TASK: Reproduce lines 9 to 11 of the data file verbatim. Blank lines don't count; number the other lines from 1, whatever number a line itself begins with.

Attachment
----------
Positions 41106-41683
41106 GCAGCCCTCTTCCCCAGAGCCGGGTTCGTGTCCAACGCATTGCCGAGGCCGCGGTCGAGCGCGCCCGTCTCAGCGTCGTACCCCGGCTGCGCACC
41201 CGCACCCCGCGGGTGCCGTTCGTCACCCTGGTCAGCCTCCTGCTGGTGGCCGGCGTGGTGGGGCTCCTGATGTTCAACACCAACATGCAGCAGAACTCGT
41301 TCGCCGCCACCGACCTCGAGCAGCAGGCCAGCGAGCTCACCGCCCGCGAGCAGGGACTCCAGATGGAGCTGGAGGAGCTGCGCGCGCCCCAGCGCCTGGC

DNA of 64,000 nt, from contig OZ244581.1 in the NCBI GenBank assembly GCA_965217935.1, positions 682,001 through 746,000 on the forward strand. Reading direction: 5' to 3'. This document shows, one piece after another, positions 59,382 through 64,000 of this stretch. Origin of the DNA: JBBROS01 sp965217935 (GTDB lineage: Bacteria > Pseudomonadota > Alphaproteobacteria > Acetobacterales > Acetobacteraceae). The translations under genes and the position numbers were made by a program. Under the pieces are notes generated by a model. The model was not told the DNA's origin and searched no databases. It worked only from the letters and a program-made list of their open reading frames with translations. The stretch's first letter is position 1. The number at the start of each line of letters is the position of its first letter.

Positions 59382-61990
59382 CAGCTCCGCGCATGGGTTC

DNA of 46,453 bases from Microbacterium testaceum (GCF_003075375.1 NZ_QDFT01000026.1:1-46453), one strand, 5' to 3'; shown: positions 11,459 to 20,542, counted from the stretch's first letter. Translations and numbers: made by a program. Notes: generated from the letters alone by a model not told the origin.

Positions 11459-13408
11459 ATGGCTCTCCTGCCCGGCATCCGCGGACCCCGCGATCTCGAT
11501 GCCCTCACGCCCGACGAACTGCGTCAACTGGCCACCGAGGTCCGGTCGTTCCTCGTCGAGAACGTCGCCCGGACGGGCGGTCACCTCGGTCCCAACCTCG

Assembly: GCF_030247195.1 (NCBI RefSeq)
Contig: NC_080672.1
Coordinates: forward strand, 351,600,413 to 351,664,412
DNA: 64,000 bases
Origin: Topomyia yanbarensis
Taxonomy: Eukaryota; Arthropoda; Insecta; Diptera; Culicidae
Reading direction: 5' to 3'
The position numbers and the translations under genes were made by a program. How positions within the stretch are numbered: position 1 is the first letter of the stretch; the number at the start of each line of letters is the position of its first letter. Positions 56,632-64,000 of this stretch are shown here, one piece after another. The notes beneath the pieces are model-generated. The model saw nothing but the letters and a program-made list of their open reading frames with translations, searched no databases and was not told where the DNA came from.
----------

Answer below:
Positions 11459-13408
11459 ATGGCTCTCCTGCCCGGCATCCGCGGACCCCGCGATCTCGAT
11501 GCCCTCACGCCCGACGAACTGCGTCAACTGGCCACCGAGGTCCGGTCGTTCCTCGTCGAGAACGTCGCCCGGACGGGCGGTCACCTCGGTCCCAACCTCG